I had the pleasure and privilege of giving the opening day’s keynote speech at iCONECT’s Global Summit on Litigation Technology in Florida last week. I brought back at least as much as I delivered in terms of the understanding of eDiscovery which the event was designed to foster. I also enjoyed myself immensely.
The venue was the Hilton at Fort Lauderdale which, for the geographically challenged, lies north up the coast from Miami. There is a set of photographs here. The sea winds in everywhere here, with expensive-looking leisure vessels (“boats” rather understates it) moored alongside the hotel and strong breezes bringing squalls of rain out of a clear sky. I arrived on Saturday evening, finding Nigel Murray of Huron Legal already there, as I usually do on these occasions, almost anywhere in the world.
“An interface designed for the Facebook and LinkedIn generation but which nevertheless conveys businesslike efficiency is just what we need. Xera has all that and more. The expression “to raise the bar” is much overused, and probably belongs with “unique” and “revolutionary” in the marketeer’s verbal dustbin, but I’m willing to use it this once – Xera will raise the bar for user-friendly application interfaces in eDiscovery”
Ian Campbell’s talk took us behind the interface, talking of billion item projects, freedom from Active-X, data migration into and out of Xera, advanced analytics and domain searches; we heard about the ability to develop your own “tiles” to personalise the interface and the workflows, and about relationships with, for example, Wave, Kazeon, Nuix and Opus 2’s Magnum.
Then it was my turn. I rarely do speeches, preferring to moderate or take part in panels, but the opportunity to devote an hour to a subject of my choice, and in such company, was not to be ignored. I chose as my title Innovation and Informed Risk-Taking are an eDiscovery Duty which was, and not by coincidence, the title of an article I wrote after LegalTech. The broad themes were to do with the responsibility, shared by all the players – judges, lawyers, in-house legal, IT and information professionals, suppliers and law schools – to lift our collective heads from the craven fear of sanctions and the illusory search for a perfection which the rules do not require anyway.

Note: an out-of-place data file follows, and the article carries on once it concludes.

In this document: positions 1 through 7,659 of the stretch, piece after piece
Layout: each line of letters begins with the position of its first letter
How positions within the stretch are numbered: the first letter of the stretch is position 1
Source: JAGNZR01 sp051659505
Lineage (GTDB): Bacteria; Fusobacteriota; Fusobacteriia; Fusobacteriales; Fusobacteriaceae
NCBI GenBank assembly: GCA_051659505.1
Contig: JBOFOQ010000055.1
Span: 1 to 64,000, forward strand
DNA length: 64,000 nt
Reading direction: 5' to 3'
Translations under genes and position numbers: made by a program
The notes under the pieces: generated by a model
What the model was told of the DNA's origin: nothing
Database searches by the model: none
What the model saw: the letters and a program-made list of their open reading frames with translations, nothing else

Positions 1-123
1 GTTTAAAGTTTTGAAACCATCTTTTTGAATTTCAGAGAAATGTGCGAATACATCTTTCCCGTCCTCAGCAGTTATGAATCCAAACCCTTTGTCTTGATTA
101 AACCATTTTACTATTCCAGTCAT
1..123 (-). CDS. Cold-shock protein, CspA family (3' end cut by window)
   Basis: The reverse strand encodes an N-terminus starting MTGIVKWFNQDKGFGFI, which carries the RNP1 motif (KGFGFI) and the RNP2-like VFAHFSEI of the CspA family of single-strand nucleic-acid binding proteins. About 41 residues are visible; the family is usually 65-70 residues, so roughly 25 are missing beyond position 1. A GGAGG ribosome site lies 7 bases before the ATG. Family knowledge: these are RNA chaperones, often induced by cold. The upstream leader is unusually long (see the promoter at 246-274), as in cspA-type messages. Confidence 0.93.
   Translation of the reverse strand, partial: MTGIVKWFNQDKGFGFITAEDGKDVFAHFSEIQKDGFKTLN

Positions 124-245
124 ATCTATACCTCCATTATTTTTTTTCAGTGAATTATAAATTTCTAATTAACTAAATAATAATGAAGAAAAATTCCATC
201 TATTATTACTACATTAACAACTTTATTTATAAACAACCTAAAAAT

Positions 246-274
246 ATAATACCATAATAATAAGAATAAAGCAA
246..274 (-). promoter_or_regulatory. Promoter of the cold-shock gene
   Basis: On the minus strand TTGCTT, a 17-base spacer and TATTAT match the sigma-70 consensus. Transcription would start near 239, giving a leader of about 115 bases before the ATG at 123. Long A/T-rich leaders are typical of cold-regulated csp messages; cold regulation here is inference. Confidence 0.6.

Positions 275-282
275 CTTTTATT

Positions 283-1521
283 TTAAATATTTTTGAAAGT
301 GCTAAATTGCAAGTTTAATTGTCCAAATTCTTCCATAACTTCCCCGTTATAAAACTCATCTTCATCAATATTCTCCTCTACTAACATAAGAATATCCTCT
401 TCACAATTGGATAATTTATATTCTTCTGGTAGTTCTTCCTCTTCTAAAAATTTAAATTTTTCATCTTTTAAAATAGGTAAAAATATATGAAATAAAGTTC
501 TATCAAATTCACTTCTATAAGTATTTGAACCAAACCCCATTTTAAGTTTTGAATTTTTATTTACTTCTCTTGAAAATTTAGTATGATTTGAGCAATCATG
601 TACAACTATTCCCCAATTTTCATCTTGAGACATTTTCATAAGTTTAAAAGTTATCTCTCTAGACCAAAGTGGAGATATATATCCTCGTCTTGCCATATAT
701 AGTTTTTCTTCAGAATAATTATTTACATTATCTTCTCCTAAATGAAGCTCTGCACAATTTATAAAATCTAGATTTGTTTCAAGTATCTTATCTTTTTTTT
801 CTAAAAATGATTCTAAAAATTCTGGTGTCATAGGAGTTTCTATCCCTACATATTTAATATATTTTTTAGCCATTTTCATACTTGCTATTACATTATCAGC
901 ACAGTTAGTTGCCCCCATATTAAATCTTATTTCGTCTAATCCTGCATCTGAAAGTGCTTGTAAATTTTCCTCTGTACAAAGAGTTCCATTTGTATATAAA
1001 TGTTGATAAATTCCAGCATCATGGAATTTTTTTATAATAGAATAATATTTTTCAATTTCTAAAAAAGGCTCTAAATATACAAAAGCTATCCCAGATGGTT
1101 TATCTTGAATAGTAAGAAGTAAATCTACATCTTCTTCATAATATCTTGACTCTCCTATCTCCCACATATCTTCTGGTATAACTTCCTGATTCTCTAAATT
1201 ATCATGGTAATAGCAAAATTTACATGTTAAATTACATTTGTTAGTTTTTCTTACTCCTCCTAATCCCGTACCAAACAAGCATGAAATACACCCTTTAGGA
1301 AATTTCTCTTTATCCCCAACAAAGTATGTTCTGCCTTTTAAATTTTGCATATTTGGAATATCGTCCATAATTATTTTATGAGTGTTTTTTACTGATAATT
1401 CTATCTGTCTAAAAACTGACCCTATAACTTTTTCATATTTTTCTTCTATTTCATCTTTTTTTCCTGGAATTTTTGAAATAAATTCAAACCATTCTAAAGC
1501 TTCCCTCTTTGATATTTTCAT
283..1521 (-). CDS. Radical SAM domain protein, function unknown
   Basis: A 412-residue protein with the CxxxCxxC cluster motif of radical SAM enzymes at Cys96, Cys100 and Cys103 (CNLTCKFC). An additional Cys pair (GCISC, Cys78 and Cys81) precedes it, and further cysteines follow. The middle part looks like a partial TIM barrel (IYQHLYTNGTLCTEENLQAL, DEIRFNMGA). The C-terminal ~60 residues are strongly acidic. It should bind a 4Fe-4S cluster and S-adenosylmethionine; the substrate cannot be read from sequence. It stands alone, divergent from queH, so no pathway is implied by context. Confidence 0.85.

Somebody needs to have the courage, I said, to press the delete button, but it needed input from all the players identified above to alter the culture, and not merely the practice, which has lost sight of the Rule 1 objective of “just, speedy, and inexpensive determination” of cases, the equivalent of the overriding objective in England and Wales.
I gave examples from everyday life in the UK of disproportionate reactions to risk. Plaintiff-friendly judges, insurance companies with a liking for high premiums and low payouts, the “Why, Oh Why” drivel in some newspapers, politicians keen to be seen to be doing something – anything – to look active and, above all, whining little runts in Health and Safety offices with clipboards for brains and great skill at job creationism, had between them created a culture which curtailed everyday activities and caused immense compliance expense. Some of this, I said, is necessary, and no one denied the need for some controls. No one, however, intended the expensive pursuit of risk-free perfection which we now have – it has just crept into life and become the norm. The same is true in eDiscovery.
I did a quick survey of the rest of the world’s eDiscovery and, without claiming perfection for the practice in any other jurisdiction, pointed up aspects which gave the lie to the reiterated assertion that “the US is two years ahead of the rest of the world” in eDiscovery matters. The US, I said, had given us much very fine technology, and was the home of more considered thought than could be found anywhere else (this conference was an example) but it was worth looking at how the rest of us managed without the “sophisticated” structure of the practice which had developed under the Federal Rules of Civil Procedure and without the fighting over trifles in every last ditch which, to outside eyes at least, characterised US litigation.
The contrast appeared most clearly, I said, when US lawyers sought to export their own discovery practices into jurisdictions which saw them as over-broad, even before considerations of data protection and privacy were applied to them. The ABA and the Sedona Conference have both made recommendations to minimise the conflict, including limiting the scope of discovery to what was really necessary. Why could the same principles not be applied to purely domestic litigation?
I touched on Judge Peck’s opinion in Da Silva Moore. This, I said, gave active encouragement, and not just mere approval, to the use of technology. Equally, it was not just a technology opinion; it stressed the need for transparency and cooperation, the duties of cost effectiveness and proportionality, the need for proper process and the supremacy of Rule 1.
I referred also to Judge Waxse’s recent paper Cooperation – What Is It and Why Do It? This slides seamlessly from an analysis of the mutual benefits of cooperation, through the demolition of the idea that “zealous advocacy” ruled out cooperation, and into an analysis of the rules which make it quite clear that the benefits are merely collateral to a fixed set of obligations to minimise discovery and to cooperate to that end, quite apart from the principles in Rule 1.